Fridelli, Xaver Ehrenbert (Friedel)
FRIDELLI, XAVER EHRENBERT (FRIEDEL)
China missionary and cartographer; b. Linz, Austria, March 11, 1673; d. Peking, June 4, 1743. He entered the Society of Jesus in 1688 and sailed for China in 1704. A skilled mathematician, he was one of the six to eight Jesuits who, working in groups of two and three, began in 1717 to map the Chinese Empire at the command of the Emperor. Because of the growing distrust of foreigners, the mandarin assistants served more as guards than advisers. Since the Jesuits were not permitted to enter Tibet or Korea, or go near the borders of Russia, they had to accept the information gathered by natives whom they trained for the task. In 1718 the huge map was presented to the Emperor, and later it was reproduced from 48 engraved plates. The work of the Jesuits remained the only reliable map of China until well into the 19th century. In 1720 Fridelli established a school, of which he was rector for six years, and in 1721 he opened St. Joseph's Church in Peking. His missionary work falls within the period of Christian persecution under Emperor Yum Tsching when his diplomacy, high esteem at court, and reputation for scholarship did much to soften the persecution.
Bibliography: c. w. allan, Jesuits at the Court of Peking (Shanghai 1935) 222. a. zerlik, Neue deutsche Biographie 5 (Berlin 1961): 436.
[m. b. martin]
"Fridelli, Xaver Ehrenbert (Friedel)." New Catholic Encyclopedia. . Encyclopedia.com. (December 11, 2018). https://www.encyclopedia.com/religion/encyclopedias-almanacs-transcripts-and-maps/fridelli-xaver-ehrenbert-friedel
"Fridelli, Xaver Ehrenbert (Friedel)." New Catholic Encyclopedia. . Retrieved December 11, 2018 from Encyclopedia.com: https://www.encyclopedia.com/religion/encyclopedias-almanacs-transcripts-and-maps/fridelli-xaver-ehrenbert-friedel
Encyclopedia.com gives you the ability to cite reference entries and articles according to common styles from the Modern Language Association (MLA), The Chicago Manual of Style, and the American Psychological Association (APA).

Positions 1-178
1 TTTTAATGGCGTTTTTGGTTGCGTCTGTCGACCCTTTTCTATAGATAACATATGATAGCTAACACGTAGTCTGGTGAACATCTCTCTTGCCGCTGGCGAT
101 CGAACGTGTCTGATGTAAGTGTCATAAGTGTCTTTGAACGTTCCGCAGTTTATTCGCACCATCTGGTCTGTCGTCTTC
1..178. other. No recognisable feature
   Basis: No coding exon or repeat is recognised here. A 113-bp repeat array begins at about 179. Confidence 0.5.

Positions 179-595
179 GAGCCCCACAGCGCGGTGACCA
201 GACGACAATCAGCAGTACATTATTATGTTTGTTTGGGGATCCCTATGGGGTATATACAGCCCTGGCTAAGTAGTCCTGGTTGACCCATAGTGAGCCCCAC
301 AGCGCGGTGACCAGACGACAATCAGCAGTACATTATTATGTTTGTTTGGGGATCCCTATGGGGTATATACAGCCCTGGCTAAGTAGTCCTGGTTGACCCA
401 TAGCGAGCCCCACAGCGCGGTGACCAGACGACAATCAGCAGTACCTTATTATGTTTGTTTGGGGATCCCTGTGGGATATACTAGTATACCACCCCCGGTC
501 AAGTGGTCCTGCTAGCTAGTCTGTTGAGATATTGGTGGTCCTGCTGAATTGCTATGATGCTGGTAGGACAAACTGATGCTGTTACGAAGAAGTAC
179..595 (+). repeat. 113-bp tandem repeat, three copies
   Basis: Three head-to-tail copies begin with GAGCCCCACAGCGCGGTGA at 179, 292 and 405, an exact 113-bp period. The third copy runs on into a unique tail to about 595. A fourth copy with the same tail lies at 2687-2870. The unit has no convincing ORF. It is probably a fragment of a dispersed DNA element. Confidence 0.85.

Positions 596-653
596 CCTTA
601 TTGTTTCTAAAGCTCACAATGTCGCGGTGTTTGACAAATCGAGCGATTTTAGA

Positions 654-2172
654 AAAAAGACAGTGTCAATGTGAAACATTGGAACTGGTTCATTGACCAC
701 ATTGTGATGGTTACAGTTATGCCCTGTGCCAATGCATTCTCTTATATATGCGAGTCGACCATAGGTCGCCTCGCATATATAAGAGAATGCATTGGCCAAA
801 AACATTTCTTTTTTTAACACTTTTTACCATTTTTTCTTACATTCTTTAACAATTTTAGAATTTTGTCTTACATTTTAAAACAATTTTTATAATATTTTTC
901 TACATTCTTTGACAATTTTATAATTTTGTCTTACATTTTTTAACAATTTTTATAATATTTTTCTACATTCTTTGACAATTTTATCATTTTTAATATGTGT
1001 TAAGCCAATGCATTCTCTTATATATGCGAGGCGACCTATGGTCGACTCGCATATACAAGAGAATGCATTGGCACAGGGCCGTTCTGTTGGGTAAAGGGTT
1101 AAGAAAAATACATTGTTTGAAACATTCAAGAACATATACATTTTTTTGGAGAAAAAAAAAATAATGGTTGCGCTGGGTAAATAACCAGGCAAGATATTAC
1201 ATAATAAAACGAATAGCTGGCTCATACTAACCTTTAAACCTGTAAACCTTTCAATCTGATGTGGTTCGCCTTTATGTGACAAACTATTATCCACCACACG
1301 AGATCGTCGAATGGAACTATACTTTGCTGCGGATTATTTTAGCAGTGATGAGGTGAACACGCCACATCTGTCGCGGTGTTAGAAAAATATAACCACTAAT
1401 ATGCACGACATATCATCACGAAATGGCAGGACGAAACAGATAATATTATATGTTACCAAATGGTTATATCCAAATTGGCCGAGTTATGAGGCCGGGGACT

Within the “Cite this article” tool, pick a style to see how all available information looks when formatted according to that style. Then, copy and paste the text into your bibliography or works cited list.
Because each style has its own formatting nuances that evolve over time and not all information is available for every reference entry or article, Encyclopedia.com cannot guarantee each citation it generates. Therefore, it’s best to use Encyclopedia.com citations as a starting point before checking the style against your school or publication’s requirements and the most-recent information available at these sites:
Modern Language Association
The Chicago Manual of Style
American Psychological Association
- Most online reference entries and articles do not have page numbers. Therefore, that information is unavailable for most Encyclopedia.com content. However, the date of retrieval is often important. Refer to each style’s convention regarding the best way to format page numbers and retrieval dates.
- In addition to the MLA, Chicago, and APA styles, your school, university, publication, or institution may have its own requirements for citations. Therefore, be sure to refer to those guidelines when editing your bibliography or works cited list.